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Posted by on October 28, 2019 in Sermon

 

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What Does God Call You? (22 Pentecost — October 20, 2013)

Genesis 32:22-31

 Have you seen any of those obnoxious TV commercial for attorneys? The ones that give themselves nicknames, like “The Bulldog” and “The Strong Arm.” They had to have given themselves those nicknames . And that just doesn’t work. You can’t give yourself a nickname. If you could, then I would have all of you call me “Pastor-Always-Right.” . . . See? You just can’t give yourself a nickname. It has to be given to you based on something others actually recognize about you.

Anyone have a nickname that you’ve been given? I don’t mean your name is Robert and people call you Rob. I mean a nickname that people started calling you because of something you did or some personality trait you have. Sometimes a nickname can be complimentary, from something people like about you. Sometimes they can be hurtful based on a mistake you made once or something others find peculiar about you. But regardless, once people give you a nickname, it tends to stick.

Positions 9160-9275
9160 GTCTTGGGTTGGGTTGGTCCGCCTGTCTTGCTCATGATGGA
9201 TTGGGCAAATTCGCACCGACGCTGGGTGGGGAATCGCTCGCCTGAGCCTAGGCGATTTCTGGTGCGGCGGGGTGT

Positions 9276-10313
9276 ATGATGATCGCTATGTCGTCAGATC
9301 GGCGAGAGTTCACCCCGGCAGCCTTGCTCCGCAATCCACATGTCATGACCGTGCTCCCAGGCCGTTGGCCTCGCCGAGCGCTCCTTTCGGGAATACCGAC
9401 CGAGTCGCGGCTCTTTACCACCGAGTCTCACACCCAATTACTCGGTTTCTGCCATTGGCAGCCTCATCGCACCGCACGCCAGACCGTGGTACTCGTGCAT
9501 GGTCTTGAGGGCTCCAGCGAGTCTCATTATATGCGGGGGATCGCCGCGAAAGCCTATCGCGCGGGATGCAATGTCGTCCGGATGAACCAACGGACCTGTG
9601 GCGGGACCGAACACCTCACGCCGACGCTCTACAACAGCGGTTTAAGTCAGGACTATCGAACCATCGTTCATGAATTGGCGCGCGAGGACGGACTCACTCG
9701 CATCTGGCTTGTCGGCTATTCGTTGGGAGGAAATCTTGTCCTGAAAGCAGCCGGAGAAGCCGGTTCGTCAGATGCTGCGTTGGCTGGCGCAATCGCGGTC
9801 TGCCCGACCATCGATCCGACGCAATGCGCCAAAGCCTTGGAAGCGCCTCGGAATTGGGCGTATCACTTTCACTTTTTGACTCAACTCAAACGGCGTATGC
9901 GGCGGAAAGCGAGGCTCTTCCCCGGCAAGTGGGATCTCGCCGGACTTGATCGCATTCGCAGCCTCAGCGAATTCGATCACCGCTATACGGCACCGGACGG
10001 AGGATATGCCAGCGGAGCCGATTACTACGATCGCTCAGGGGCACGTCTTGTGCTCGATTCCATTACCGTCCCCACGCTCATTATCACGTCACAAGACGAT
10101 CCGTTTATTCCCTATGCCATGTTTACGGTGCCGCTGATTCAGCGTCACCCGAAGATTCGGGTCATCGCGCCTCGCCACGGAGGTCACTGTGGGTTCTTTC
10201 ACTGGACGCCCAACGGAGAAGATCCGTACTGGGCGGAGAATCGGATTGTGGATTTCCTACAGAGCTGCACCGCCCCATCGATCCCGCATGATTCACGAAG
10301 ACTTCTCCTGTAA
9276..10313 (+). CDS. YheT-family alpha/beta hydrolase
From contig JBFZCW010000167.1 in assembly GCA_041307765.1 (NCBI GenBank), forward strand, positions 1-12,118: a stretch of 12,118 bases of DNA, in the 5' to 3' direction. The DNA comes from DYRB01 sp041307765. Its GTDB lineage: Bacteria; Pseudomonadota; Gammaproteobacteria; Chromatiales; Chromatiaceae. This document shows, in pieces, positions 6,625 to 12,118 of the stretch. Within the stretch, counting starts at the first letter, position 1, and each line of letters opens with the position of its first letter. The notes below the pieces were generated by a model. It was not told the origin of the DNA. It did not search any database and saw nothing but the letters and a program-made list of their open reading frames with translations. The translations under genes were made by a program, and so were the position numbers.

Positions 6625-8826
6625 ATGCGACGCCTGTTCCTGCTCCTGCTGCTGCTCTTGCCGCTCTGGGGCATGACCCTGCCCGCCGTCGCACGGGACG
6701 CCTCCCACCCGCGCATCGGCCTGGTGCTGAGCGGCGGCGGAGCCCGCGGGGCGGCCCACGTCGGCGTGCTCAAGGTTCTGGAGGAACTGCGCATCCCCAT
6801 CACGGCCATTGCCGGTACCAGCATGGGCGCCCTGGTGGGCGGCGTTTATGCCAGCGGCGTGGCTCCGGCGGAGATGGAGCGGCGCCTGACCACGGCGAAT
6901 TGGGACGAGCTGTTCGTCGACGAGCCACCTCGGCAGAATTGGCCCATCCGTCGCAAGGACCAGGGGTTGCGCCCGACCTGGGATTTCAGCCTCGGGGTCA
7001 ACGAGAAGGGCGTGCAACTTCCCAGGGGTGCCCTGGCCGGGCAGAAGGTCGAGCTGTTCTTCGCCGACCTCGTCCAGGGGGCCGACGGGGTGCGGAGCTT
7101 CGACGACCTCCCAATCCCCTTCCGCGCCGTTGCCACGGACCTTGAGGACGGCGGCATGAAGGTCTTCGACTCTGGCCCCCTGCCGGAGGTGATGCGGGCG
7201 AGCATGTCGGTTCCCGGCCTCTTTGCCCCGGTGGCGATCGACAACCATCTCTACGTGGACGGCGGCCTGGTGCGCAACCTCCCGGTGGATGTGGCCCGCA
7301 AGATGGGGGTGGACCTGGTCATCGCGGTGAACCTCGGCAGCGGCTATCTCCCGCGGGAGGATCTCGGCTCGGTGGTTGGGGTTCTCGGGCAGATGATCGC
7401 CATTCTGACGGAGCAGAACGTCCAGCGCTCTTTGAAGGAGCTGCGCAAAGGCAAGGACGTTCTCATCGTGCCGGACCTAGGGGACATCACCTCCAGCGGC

That’s close to the idea of names in the Bible. Someone’s name means something significant about who they are, what they are like. If you know someone’s name in the Bible, you know something deep and authentic about them.

Keep that in mind, the significance of names, as we quickly review this story in Genesis.

The main character here is Jacob, whose name meant in his day, “cheater.” He was actually born a cheater, conning his twin brother Esau out of his inheritance. He cheated his father, Isaac, out of the family birthright. Just before this story, he had–yet again–cheated his uncle Laban out of a huge amount of money and livestock.

So now he’s on the run. He can’t go back home because he’s afraid of Laban and he just got word that his brother Esau is coming after him with an army of 400 men. So Jacob, the cheater, hides half of his stolen goods so he’ll have something left if he survives. He prays the prayer so many of us pray when we’re stuck: Oh, God, I’ll be good if you get me out of this!

Now he’s walking around by the river at night, nervous, pacing, trying to see if there’s some way to con his way out of this predicament. He crosses the river by himself, figuring he could think better without the distractions of his wives, children, and livestock. In the night he is approached by what appears to be a man, but not a man. They end up fighting all night, with neither one winning. Jacob realizes that he’s wrestling with either an angel or a demon, who proceeds to whack him in the leg, dislocating his hip.